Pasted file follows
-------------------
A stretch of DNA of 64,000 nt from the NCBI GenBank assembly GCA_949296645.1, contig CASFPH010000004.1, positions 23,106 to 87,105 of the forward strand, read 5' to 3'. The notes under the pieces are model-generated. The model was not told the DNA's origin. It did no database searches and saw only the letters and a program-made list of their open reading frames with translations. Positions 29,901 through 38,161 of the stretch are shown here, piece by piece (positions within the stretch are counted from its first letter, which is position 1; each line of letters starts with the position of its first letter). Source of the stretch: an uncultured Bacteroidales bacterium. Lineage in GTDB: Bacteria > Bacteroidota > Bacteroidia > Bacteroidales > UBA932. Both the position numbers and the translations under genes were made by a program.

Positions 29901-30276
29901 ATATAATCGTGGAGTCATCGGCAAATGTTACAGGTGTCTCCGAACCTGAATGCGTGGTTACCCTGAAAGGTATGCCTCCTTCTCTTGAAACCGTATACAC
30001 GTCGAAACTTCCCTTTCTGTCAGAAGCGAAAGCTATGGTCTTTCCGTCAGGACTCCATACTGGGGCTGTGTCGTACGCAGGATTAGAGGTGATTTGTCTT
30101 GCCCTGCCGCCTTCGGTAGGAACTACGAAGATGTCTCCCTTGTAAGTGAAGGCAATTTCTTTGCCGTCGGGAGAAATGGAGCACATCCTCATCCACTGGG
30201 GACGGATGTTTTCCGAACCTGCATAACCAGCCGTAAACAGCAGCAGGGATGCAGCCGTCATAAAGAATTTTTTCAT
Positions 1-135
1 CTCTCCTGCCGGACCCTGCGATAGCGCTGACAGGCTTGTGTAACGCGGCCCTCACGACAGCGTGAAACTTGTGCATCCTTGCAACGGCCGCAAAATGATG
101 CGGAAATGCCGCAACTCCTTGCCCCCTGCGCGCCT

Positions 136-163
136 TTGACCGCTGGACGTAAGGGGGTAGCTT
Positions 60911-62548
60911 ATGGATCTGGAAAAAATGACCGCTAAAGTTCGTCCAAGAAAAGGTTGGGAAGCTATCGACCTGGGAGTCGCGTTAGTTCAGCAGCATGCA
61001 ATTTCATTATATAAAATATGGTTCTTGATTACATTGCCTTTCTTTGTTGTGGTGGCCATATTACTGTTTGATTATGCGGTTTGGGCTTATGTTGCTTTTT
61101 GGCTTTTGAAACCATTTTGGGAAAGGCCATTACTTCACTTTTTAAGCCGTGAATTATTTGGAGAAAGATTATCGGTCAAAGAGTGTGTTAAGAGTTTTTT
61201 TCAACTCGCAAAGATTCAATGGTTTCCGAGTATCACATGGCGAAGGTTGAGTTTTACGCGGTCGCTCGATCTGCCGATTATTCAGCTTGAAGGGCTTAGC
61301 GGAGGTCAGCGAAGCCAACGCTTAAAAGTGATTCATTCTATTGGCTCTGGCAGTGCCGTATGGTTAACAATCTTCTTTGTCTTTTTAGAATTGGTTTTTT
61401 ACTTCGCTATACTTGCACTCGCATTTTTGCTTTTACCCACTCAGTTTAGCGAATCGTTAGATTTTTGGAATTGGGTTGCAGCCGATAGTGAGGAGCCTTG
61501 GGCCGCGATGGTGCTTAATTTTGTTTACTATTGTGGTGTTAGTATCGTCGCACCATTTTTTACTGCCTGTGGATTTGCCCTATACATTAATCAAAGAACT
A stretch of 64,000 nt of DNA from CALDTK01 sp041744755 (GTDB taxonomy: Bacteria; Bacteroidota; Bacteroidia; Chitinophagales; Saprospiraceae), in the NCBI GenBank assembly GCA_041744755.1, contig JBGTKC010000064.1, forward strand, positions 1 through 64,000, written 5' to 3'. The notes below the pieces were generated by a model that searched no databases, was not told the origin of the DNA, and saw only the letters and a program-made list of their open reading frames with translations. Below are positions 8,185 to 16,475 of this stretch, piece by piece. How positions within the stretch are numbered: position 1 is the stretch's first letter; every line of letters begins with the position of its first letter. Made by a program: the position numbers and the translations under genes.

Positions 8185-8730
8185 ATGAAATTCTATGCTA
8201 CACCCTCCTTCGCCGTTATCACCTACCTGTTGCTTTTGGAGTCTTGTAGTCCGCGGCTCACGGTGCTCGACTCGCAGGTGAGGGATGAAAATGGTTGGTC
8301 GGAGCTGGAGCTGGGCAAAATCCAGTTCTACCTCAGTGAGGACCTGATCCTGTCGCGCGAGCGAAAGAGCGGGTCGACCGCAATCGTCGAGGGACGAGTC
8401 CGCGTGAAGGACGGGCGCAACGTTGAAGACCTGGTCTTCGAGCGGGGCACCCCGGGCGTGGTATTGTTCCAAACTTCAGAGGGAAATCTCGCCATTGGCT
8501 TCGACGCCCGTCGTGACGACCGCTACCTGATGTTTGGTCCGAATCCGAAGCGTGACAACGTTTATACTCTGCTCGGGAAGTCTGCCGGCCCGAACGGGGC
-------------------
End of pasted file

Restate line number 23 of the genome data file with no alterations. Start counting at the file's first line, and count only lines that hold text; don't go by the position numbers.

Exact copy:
8201 CACCCTCCTTCGCCGTTATCACCTACCTGTTGCTTTTGGAGTCTTGTAGTCCGCGGCTCACGGTGCTCGACTCGCAGGTGAGGGATGAAAATGGTTGGTC